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a helminthic disease that affects the liver and pancreas. Opisthorchiasis is prevalent in Western Siberia and in the region of the Dnieper. The causative agent, the Siberian liver fluke (Opisthorchis felineus), infests the liver, gallbladder, and pancreas of man, cats, and dogs. The main sources of the disease are infected persons and animals, whose feces carry the parasite’s eggs to water. The eggs are swallowed by snails, in which the larvae of the flukes reproduce. Finally, the flukes emerge into the water as cercariae that encyst on cyprinid fish, such as the ide, dace, and roach. Man becomes infected by eating raw or insufficiently fried or salted fish.
The early symptoms of opisthorchiasis are fever, hives, and aching muscles and joints. Pain subsequently develops in the right hypochondriac and epigastric regions. The liver and gallbladder are frequently enlarged. Chloxylum is used in the treatment of the disease. Opisthorchiasis is prevented by eating only well-cooked, well-fried, or thoroughly salted fish. Pollution of bodies of water by fecal matter can also be controlled.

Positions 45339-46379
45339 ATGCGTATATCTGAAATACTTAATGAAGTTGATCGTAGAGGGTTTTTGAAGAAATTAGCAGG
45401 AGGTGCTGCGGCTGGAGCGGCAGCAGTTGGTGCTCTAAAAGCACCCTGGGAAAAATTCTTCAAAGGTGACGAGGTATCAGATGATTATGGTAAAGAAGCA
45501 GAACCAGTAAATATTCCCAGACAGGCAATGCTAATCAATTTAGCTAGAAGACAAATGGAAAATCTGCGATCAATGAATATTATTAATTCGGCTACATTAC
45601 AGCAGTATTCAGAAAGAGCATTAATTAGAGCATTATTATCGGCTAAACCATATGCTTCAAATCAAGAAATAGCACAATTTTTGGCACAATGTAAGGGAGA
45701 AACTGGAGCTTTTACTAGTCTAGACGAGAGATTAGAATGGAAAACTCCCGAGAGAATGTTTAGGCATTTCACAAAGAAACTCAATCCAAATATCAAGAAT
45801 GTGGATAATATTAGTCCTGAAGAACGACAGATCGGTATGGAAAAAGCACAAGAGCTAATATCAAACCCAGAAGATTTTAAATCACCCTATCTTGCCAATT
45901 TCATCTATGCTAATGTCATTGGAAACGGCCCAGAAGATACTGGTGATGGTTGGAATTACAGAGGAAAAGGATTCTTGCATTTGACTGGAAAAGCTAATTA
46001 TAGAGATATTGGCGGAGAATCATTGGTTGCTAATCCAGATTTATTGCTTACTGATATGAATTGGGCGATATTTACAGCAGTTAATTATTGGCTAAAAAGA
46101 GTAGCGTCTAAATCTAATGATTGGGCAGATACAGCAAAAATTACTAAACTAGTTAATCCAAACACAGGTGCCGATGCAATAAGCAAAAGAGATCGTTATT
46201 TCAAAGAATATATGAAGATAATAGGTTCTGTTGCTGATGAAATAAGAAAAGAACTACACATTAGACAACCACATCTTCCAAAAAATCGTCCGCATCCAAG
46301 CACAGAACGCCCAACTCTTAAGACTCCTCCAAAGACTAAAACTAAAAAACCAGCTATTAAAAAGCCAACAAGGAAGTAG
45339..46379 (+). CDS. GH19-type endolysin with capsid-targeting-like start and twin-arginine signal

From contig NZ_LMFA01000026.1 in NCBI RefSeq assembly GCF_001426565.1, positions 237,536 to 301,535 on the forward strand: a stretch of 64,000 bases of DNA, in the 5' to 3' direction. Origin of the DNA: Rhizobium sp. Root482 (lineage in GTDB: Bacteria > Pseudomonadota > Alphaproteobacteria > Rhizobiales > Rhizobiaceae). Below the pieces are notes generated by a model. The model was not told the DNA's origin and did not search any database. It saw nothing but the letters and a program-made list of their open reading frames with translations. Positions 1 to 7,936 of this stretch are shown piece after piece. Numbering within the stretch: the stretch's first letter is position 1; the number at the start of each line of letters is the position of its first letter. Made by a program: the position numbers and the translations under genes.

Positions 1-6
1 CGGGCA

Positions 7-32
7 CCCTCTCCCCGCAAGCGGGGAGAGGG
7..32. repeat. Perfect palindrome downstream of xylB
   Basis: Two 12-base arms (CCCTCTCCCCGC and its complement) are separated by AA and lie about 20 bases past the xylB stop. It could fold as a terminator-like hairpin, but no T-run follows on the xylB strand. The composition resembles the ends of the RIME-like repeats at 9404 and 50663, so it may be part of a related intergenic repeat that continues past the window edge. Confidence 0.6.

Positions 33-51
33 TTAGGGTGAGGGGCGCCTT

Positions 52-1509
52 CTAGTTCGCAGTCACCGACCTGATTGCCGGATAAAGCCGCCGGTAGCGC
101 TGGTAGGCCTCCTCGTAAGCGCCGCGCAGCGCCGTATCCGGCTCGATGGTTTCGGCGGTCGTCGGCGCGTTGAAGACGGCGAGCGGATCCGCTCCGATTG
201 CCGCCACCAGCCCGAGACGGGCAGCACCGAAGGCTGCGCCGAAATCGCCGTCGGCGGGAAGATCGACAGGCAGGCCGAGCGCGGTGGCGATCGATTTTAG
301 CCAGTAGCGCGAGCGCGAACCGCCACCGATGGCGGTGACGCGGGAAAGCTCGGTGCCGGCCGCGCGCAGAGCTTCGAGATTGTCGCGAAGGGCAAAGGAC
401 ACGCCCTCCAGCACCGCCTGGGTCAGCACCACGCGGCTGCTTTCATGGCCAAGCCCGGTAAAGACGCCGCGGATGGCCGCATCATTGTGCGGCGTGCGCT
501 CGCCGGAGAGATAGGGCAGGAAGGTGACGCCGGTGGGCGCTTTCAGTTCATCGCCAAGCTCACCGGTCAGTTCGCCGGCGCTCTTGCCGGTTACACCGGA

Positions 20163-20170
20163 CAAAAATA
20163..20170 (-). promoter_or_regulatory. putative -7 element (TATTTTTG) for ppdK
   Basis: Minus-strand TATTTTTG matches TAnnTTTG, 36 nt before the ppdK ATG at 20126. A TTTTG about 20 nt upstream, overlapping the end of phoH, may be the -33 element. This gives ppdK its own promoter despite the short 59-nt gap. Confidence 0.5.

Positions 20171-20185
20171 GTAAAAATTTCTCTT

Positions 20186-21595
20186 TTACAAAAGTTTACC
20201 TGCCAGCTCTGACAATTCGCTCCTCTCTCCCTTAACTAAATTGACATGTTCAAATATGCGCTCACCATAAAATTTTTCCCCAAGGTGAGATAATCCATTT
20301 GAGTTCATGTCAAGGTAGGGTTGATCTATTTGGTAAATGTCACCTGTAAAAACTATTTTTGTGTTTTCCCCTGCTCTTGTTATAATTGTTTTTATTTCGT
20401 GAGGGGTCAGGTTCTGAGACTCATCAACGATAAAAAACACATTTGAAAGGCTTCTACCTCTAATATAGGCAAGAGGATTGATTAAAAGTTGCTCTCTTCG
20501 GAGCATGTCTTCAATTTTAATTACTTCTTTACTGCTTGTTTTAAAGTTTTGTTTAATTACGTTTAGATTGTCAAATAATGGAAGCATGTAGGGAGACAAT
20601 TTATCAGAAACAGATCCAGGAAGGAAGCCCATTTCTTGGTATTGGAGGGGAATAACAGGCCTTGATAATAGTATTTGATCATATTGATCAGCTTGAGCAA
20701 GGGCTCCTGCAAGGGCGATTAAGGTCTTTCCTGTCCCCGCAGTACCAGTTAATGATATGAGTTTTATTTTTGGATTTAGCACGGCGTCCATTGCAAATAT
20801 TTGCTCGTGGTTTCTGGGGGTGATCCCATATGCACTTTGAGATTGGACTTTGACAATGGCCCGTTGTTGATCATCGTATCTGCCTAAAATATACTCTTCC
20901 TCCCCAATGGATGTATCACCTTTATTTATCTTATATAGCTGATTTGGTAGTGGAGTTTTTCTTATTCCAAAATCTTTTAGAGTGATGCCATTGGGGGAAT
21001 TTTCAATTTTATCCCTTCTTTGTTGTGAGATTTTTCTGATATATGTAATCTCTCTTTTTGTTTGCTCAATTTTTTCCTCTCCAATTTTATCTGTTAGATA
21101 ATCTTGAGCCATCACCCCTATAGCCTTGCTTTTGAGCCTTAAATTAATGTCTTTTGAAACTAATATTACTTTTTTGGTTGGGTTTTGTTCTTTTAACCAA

Animals contract opisthorchiasis by eating raw, frozen, or unsalted fish that are infested with metacercaria. Severe infestation exhausts an animal and causes its fur to ruffle. Frequently, the sick animal experiences an increase in appetite. The diagnosis is based on clinical and epizootiological data and on the results of laboratory tests. Opisthorchiasis in animals is treated with hexachloroparaxylol and other anthelmintics. It is prevented by not feeding animals raw fish in regions where opisthorchiasis is prevalent.